It had been less than two weeks since I arrived in India when I boarded a bus for what would be the longest trip I’d ever taken. The 17-hour ride from the holy city of Varanasi to Jaisalmer in the western desert included a long stretch near the heavily militarized border with Pakistan—a fitting backdrop to what promised to be a jarring ride.
A Western woman in India, I often felt like a prime target for being ripped off or otherwise taken advantage of and found it hard to trust anyone. As my girlfriend and I settled in for the ride, I started talking with a young boy, he was probably in his mid-teens. With a smiling face and twig-like arms that poked out of his striped polo shirt, he was non-threatening; his soft voice put me at ease.
We stopped abruptly at what would be the first of many pauses as a chai wallah—tea vendor—boarded the bus, shouting, “Chai!” while swinging a metal canister as he made his way down the aisle. The boy motioned to the vendor to bring three tiny plastic cups—the sort you’d get at the dentist to rinse your mouth out after a cleaning.
I wouldn’t typically accept a drink from a stranger—or consume anything on public transit in India—but chai is more than a drink.
“Chai is an important symbol in India,” the boy said, handing a cup each to my friend and me. “The brown tea and the white milk mix together like the British and Indian culture.”
I looked at the thick, caramel-colored liquid dotted with cardamom seeds. The symbolism was apt for India—sometimes abrasive, sometimes pleasant, but always unpredictable.
Photo via Getty by Mark Kolbe
like cardamom and ginger in hot beverages to use as ayurvedic medicine for thousands of years by the time the British brought their tea culture to the subcontinent.
Pre-colonial masala chai—spiced tea—contained no actual leaves of the Camellia sinensis plant. When the British popularized black tea with milk and sugar—in addition to demarcating tea-growing regions across the country—in the mid-1800s, Indians adopted the recipe, adding spices to make chai in its current form.
When the British left in 1947, India reverted to many of its former ways—evident in the transit and public systems—but its obsession with tea remained.
Today, the tea leaves are almost always boiled with spices and then boiled again after the addition of condensed milk. This is the opposite of British-style tea, where the leaves are steeped in hot water and the milk and sweetener are added later.
Though strains of the basic recipe appear everywhere, each home or chai wallah makes it differently, adding his or her own personal touch.
on this bus brought me back to the first cup I ever had in India.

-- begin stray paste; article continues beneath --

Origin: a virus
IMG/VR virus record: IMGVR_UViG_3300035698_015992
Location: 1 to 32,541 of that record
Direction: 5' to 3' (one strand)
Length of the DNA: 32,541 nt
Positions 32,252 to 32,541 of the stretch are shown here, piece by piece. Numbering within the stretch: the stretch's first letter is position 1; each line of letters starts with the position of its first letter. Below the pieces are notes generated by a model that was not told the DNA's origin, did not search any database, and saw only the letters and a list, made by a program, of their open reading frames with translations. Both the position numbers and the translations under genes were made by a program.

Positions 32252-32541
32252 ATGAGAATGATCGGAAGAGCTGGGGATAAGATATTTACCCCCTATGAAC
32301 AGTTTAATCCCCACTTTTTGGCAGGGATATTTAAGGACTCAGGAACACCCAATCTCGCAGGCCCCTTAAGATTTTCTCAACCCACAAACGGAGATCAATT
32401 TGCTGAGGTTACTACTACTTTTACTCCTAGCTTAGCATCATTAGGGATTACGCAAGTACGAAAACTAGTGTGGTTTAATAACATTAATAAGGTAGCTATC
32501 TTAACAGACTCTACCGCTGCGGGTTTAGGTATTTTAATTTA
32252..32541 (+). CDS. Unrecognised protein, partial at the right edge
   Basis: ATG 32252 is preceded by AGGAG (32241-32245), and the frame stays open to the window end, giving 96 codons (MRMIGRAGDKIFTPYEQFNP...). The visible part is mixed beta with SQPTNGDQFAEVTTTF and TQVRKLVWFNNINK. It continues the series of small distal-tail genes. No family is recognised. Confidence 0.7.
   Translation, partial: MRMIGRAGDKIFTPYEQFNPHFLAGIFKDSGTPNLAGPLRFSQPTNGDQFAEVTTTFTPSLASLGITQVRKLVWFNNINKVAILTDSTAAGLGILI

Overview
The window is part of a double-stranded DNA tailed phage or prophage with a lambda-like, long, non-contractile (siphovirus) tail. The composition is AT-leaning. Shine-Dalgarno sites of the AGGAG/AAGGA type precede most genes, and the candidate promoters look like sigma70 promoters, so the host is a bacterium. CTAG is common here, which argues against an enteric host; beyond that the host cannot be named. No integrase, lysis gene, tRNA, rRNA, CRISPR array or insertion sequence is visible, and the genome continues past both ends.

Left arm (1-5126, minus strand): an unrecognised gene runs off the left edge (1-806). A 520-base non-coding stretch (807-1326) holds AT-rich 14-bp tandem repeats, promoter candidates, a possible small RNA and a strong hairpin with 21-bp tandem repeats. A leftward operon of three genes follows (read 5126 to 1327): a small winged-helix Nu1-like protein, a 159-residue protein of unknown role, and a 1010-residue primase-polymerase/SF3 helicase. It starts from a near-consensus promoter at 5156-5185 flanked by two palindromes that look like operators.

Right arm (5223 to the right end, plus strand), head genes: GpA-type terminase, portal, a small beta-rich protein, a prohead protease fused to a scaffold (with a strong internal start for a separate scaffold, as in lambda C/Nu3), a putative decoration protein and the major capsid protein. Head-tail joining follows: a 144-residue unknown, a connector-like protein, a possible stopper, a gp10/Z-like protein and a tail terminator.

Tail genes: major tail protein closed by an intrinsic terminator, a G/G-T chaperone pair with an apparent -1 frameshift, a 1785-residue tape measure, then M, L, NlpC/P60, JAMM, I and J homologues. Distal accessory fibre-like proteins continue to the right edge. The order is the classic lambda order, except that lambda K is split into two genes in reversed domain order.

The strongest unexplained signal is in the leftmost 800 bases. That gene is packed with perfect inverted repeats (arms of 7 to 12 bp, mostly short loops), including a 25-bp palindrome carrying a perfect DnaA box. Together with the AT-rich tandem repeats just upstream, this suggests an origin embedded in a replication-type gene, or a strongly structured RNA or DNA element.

On my first day in Delhi, the country’s capital was living up to its reputation as a minefield for unsuspecting travelers. After airport trouble, countless encounters with would-be scammers and wandering lost along Outer Ring Road for hours, I grew frustrated and walked into an air-conditioned clothing store to compose myself.
A beautiful woman with cocoa-colored eyes, wearing a red, embroidered sari approached me. “You look so tired, my dear. Would you like a cup of chai?”
Still reeling from a 2 a.m. arrival, I jumped at the offer.
“I would love some. Thank you.”
I would come to learn that, in addition to being served after meals, chai was customary upon entering someone’s business or home as hospitality.
The server and context are important too. Even the poorest person will serve you chai in their home. Cunning shopkeepers like this beautiful woman will refill your cup for hours as they walk you through rooms of richly-colored silks and show off trays of gemstones, until you let your guard down. And it works; you almost never leave a store empty-handed.
While chai is foremost a gesture of friendship and hospitality, often the person offering it has an ulterior motive.
Photo via Getty by Daniel Berehulak
, we were well into the night’s journey—still clutching our cups—when the young boy said: “I have something to show you. Can I come into your sleeper compartment?”
Taken aback, my friend and I refused. He would ask a few more times before leaving us alone in uncomfortable silence, wondering if his chai offering was to be followed by an ulterior motive. We didn’t want to find out.
For the rest of the ride, we turned our gaze outward. Outside the cities, the roads are in very poor condition. As we bounced from pothole to pothole, the window slid itself open to reveal soldiers in front of barbed wire fences and people huddled around fires. We didn’t sleep at all.
We finally arrived in Jaisalmer at 7 a.m. The sun, already strong, cast a golden hue onto the desert town.
We stumbled toward our guesthouse to find the owner, Abu.
“I was so worried about you! You were supposed to be in an hour ago. When I didn’t see you, I thought something happened.”
He took us in and brought us warm blankets and a steaming pot of chai. The warm drink seemed comforting even then under the hot desert sun.
“I get so worried for my guests sometimes,” he said, as he poured three cups of tea. “India can be difficult at first, but it really is a good place.”
is a beach kid living in Brooklyn and a world traveler on a budget. She writes about food, style, travel—and the occasional short story.